Luis Almagro, Secretary General of the Organization of American States, has faced mounting criticism for his handling of recent democratic crises in Latin America. In particular, people have called Almagro’s approach to Venezuela hypocritical, given his lack of condemnation for the “soft-coup” in Brazil. However, Almagro’s handling of these democratic crises highlights the predicament facing the OAS when addressing threats to democracy in the 21st century. Although the challenges are evolving, the institutional tools for addressing them have not.
A slew of over-reaching analyses have been written about the impact of Brexit on Latin America specifically and on emerging markets in general. While the UK’s decision to leave the EU certainly impacts the region in a limited fashion, Latin American governments have taken note of the media attention and are prepared to make Brexit a great scapegoat for their ongoing economic problems for at least the next quarter. Mexico announced pre-planned budget cuts, including some controversial cuts in education, the day the UK voted to leave. Argentine officials are happy Brexit artificially weakened the peso. At least one official in Venezuela made the ridiculous suggestion that Brexit was part of the economic plot against the Maduro government. Expect to see additional Latin American governments in the coming weeks point their fingers at the UK and Europe.
With 367 votes in favor, the margin of the vote in Brazil’s lower house was well above the 342 votes needed to impeach President Dilma Rousseff and move the issue to the Senate. That total was padded by a number of defections by former allies of President Rousseff and former President Lula including four former cabinet ministers from Rousseff’s government. The PT has a long memory and the party is likely to throw resources at defeating at the people they view as traitors in the future.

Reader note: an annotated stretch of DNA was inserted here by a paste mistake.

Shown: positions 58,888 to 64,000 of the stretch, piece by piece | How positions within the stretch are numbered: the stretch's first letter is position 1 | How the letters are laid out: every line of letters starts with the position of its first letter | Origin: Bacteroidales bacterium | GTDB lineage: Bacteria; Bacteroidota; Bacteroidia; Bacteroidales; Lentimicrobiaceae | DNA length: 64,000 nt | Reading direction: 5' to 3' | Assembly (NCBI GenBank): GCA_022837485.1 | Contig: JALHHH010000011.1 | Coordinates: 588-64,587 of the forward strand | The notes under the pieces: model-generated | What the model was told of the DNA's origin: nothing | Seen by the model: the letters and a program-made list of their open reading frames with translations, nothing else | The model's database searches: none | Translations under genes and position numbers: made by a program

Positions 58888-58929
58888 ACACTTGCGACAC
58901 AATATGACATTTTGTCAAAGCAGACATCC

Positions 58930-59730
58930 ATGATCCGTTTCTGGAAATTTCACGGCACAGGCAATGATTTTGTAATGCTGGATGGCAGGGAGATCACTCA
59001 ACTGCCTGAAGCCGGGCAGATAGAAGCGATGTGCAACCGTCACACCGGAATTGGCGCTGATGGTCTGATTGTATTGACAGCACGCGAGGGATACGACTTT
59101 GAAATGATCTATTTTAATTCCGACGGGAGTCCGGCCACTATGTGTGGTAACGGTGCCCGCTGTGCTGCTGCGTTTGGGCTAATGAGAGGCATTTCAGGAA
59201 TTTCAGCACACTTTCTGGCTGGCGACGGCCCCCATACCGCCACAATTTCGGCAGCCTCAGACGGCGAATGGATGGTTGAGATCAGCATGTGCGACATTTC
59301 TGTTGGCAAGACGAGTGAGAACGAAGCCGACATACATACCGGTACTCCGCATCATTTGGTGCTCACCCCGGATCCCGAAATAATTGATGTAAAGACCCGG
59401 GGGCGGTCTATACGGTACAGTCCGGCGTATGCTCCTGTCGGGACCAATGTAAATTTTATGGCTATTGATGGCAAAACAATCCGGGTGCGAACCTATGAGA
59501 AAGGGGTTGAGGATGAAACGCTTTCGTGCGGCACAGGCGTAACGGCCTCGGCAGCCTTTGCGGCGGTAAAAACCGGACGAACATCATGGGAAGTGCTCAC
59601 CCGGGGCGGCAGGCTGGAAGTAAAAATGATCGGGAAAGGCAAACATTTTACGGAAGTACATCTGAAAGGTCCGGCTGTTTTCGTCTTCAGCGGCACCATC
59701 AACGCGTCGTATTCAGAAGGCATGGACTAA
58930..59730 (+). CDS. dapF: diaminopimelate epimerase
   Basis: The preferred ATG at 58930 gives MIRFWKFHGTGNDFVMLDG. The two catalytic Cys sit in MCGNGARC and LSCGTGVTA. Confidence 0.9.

The approval rating for Ecuador’s president Rafael Correa fell from 60 percent in January 2015 to 41 percent by December, as mentioned in La Hora on 29 December 2015. The “Hechos y Personajes 2015” poll by Cedatos also showed Correa is the personality most Ecuadorans would burn in effigy as part of the traditional year-end ritual. The ire against Correa also shows the pessimism of the three out of five respondents who feel the country is heading in the wrong direction. The poll concluded anti-government protests organized by opposition forces were the most important political news story of 2015. Aside from political strife, Correa faced a weakening economy resulting partly due to the strengthening U.S. dollar and plummeting earnings from oil sales. Yet, El Comercio reported on 31 December 2015 that Central Bank Director Diego Martinez said the Ecuadoran economy has not fallen into recession in 2015.